Library Power

By Jennifer M. 

Growing up in a small town in La. in the late’60’s-early ’70’s, I spent a lot of time in our local library. It was air-conditioned in that brutal heat, and I could stay as long as I wanted, reading. The librarian, Mrs. Reynolds, was awesome! She would let me “help” her shelve books and straighten magazines, or clean shelves. She would hold the newest Nancy Drew or Donna Parker books for me. When I grew out of those, she guided me to more mature reading like Victoria Holt and Mary Stewart. Her recommendations were always right on the mark!

When other kids played school, I played library. The neighborhood kids would all gather around and I would read something out loud and then we would discuss. All through school, and even into young marriage and family, I was always reading something. When my own children were little, we read every night as part of their bedtime routine, mostly Little Golden Books because it was all I could afford. When they started reading on their own, we spent many days at the public library, and today all of them are still readers and passing it on to their own children.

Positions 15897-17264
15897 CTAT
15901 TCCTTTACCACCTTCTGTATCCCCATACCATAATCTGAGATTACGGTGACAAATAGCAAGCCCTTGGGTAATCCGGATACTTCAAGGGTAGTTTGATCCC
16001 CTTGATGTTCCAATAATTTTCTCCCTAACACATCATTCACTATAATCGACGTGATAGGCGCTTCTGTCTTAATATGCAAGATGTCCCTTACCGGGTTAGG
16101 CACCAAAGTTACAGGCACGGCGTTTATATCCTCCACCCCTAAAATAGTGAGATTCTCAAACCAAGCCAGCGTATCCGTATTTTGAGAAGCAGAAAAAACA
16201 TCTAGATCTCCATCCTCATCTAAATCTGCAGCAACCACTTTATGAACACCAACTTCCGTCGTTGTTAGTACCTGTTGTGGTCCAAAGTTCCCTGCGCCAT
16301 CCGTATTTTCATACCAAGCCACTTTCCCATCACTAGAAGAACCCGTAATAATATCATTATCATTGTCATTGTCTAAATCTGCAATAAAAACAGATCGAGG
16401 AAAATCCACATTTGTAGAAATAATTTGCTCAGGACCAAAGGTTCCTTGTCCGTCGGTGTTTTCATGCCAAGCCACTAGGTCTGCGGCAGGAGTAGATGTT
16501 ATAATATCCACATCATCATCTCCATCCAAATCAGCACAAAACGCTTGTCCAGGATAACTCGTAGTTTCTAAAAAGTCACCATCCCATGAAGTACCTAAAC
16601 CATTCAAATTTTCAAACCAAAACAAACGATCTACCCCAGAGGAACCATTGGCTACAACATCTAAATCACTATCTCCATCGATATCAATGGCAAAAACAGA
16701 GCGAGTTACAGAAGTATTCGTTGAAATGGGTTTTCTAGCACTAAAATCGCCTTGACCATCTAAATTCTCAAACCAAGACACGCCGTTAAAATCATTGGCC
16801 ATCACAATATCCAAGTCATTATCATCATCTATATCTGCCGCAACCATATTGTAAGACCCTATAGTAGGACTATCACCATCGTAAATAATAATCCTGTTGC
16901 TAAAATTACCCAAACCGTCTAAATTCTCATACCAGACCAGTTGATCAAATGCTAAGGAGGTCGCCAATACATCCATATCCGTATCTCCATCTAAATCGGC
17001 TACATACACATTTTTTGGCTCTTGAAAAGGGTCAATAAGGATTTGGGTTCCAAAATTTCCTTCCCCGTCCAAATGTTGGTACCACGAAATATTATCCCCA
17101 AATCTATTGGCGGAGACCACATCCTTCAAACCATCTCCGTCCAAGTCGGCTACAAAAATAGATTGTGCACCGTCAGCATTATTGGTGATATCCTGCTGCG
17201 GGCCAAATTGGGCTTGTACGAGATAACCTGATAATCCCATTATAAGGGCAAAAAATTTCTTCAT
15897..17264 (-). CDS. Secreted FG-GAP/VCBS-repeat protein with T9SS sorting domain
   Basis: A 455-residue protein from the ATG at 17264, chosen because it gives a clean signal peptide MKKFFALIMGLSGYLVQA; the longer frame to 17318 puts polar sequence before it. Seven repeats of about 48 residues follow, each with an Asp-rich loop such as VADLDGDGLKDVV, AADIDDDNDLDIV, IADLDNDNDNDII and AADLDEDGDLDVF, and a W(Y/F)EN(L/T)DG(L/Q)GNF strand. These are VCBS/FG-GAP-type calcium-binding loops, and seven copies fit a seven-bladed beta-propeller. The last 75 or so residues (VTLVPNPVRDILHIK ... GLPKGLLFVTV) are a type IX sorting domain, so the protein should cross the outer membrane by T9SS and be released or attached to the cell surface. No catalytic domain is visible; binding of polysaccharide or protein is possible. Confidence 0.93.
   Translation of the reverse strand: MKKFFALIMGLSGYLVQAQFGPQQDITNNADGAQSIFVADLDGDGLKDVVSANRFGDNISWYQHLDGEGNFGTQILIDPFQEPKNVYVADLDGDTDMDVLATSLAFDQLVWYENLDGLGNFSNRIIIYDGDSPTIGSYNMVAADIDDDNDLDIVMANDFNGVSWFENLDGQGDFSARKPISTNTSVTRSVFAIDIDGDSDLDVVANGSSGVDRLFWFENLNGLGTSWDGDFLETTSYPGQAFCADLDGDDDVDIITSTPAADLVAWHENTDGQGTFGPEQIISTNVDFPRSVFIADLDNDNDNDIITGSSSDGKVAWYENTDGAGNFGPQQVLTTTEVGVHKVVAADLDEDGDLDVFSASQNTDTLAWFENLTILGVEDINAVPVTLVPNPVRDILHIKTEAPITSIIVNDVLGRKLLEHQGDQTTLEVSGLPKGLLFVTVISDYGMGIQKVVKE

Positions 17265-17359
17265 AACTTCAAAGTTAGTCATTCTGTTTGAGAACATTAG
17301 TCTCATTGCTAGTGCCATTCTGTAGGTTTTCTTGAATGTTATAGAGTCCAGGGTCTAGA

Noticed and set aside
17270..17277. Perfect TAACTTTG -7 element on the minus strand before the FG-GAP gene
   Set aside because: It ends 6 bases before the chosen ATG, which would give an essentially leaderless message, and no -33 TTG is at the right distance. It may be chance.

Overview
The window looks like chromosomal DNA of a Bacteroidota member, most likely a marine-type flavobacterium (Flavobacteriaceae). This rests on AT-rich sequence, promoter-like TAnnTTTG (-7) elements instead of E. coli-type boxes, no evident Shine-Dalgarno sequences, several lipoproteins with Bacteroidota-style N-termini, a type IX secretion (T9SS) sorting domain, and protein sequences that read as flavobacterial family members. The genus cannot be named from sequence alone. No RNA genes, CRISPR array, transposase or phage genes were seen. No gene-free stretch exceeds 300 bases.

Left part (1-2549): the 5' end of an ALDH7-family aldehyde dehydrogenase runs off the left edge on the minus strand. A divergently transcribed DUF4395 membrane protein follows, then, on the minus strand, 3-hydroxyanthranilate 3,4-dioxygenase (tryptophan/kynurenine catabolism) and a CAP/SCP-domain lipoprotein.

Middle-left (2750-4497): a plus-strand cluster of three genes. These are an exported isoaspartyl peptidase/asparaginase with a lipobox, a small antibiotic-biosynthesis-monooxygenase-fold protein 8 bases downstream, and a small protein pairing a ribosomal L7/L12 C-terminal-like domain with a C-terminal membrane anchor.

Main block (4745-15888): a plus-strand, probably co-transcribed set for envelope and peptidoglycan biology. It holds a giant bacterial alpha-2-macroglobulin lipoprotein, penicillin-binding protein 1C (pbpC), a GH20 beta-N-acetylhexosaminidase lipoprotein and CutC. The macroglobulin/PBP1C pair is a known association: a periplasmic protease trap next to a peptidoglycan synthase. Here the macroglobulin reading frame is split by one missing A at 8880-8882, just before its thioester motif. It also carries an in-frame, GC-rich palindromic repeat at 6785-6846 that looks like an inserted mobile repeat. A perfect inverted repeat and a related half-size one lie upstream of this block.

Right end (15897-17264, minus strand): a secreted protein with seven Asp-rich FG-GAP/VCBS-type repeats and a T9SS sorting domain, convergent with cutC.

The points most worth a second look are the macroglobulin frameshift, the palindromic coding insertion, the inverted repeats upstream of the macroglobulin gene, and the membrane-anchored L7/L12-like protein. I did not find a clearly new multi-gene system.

It was only natural that I became a school librarian. I love my job and feel so lucky to be able to get paid for something that is so enjoyable to me. Libraries have changed so much since I first started, but I love the challenge of keeping up and still trying to get kids interested in good books. It absolutely thrills me when a student says that a book I recommended is the first book he/she has ever read all the way through; and then asks me for another one! I believe in libraries and their power to change and effect lives, and I will always be their biggest supporter.

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